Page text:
The Old American
In 1746, Nathan Blake, the first frame house builder in Keene, New Hampshire, was abducted by Algonkians and held in Canada as a slave. Inspired by this dramatic slice of history, novelist Ernest Hebert has written a masterful new novel recreating those years of captivity. Set in New England and Canada during the French and Indian Wars, The Old American is driven by its complex, vividly imagined title character, Caucus-Meteor. By turns shrewd and embittered, ambitious and despairing, inspired and tormented, he is the self-styled "king" of the remnants of the first native tribes that encountered the English. Displaced and ravaged by disease, these refugees have been forced to bargain for land in Canada on which to live. Having hired himself out as interpreter to a raiding party of French and Iroquois, Caucus-Meteor returns from New Hampshire the unexpected possessor of a captive, Nathan Blake. He decides to bring the Englishman to his own village rather than sell him to the French. Ambivalent about his former life, Blake gradually fits into the routine of Conissadawaga. Meanwhile, Caucus-Meteor struggles to protect his people from the rapacious French governor. Constantly plotting and maneuvering, burdened by responsibility, the Old American exhibits cunning and courage. A gifted linguist who was forbidden to learn to read or write; a former slave who is now a king; a native leader who has seen more of London and Paris than his English captive, who knows more of European politics than the French colonial administrators, Caucus-Meteor is a brilliant, cantankerous, visionary figure whom readers will long remember.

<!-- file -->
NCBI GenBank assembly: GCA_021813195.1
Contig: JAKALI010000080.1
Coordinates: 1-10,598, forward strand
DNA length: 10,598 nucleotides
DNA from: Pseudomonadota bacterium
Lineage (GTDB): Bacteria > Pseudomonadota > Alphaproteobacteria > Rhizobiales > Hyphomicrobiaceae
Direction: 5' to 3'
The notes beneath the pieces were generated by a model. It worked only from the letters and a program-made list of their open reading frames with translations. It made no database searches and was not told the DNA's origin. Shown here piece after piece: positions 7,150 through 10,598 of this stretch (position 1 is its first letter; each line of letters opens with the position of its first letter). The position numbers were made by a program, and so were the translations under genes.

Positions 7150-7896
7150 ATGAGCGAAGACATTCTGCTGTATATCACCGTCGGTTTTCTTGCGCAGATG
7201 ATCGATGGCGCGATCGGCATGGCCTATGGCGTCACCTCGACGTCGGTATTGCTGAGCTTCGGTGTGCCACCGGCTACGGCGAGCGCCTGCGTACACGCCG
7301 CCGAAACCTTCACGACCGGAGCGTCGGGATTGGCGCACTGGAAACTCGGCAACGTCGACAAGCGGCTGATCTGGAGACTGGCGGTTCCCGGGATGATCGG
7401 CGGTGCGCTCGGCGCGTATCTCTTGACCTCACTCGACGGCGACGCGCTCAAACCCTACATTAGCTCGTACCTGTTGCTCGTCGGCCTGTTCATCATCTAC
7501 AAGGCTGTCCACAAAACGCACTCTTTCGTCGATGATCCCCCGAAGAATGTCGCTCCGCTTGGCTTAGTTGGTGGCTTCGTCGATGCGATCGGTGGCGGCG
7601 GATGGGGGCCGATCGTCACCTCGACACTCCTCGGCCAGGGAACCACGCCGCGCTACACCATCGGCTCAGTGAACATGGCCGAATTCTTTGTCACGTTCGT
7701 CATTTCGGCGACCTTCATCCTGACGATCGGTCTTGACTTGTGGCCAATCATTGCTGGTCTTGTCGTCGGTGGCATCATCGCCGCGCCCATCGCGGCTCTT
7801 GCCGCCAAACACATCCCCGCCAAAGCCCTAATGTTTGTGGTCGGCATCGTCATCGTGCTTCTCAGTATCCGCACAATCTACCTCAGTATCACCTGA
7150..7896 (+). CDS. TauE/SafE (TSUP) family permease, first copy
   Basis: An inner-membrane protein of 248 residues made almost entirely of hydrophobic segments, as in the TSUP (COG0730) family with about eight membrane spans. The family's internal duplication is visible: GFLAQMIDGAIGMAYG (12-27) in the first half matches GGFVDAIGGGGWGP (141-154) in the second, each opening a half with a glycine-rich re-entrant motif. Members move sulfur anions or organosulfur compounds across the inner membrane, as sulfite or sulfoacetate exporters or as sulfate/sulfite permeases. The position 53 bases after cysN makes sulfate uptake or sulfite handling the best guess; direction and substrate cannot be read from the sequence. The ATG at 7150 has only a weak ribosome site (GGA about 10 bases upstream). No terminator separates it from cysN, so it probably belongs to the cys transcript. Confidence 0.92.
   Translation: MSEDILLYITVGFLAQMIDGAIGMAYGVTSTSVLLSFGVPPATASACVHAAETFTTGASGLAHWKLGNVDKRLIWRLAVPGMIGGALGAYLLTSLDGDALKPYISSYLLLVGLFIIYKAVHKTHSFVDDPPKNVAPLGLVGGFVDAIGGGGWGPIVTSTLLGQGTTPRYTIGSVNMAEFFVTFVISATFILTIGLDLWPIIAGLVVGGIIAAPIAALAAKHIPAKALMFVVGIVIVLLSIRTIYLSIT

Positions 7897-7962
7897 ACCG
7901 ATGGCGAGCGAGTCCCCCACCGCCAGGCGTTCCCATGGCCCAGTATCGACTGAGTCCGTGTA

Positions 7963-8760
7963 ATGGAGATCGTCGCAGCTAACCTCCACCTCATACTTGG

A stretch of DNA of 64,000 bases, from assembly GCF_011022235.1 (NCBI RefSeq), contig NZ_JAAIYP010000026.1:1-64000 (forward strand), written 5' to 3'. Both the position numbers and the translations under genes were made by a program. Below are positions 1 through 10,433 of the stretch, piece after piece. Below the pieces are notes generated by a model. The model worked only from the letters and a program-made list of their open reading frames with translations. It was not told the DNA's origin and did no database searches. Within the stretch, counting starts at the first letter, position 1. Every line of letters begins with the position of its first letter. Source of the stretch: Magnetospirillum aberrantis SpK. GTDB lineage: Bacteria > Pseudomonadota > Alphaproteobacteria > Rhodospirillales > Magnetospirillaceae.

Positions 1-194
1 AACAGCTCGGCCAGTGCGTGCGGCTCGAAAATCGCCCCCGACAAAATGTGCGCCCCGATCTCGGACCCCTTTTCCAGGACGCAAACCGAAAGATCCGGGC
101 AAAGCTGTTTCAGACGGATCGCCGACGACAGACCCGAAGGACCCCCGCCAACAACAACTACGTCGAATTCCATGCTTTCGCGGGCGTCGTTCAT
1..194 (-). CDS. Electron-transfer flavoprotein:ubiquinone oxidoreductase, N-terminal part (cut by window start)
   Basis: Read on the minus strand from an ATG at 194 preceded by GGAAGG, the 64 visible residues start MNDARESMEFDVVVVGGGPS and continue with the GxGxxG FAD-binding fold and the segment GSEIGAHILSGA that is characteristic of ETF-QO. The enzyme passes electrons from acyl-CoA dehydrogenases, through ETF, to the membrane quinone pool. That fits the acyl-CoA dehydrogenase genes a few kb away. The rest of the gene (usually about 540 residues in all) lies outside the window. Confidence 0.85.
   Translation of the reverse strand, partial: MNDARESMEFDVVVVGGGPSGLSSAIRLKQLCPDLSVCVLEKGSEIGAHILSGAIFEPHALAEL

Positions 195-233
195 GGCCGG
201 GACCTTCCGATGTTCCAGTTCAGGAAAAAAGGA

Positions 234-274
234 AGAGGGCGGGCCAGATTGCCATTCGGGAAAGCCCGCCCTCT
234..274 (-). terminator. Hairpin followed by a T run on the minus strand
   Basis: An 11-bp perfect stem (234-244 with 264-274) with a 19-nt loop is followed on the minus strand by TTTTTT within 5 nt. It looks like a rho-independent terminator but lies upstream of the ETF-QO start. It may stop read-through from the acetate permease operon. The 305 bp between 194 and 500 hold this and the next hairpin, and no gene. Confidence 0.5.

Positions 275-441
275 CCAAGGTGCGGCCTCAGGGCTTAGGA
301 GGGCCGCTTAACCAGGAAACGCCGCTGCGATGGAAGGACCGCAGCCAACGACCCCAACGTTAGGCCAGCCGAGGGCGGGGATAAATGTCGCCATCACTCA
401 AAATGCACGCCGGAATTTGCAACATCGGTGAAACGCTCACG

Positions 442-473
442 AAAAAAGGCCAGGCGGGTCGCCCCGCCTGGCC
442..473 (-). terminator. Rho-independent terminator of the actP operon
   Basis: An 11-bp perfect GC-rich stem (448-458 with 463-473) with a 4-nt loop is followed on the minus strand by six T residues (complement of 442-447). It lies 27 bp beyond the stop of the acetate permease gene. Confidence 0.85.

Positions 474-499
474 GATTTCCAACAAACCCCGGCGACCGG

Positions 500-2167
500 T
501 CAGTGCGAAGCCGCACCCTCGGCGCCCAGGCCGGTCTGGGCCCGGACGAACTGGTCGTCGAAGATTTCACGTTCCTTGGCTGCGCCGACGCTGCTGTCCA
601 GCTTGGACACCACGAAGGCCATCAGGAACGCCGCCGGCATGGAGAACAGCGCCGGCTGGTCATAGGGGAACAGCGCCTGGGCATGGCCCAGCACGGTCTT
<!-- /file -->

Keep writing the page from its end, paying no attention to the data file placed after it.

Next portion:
Dartmouth Digital Commons Citation
Hebert, Ernest, "The Old American" (2000). Open Dartmouth: Peer-reviewed articles by Dartmouth faculty. 3951.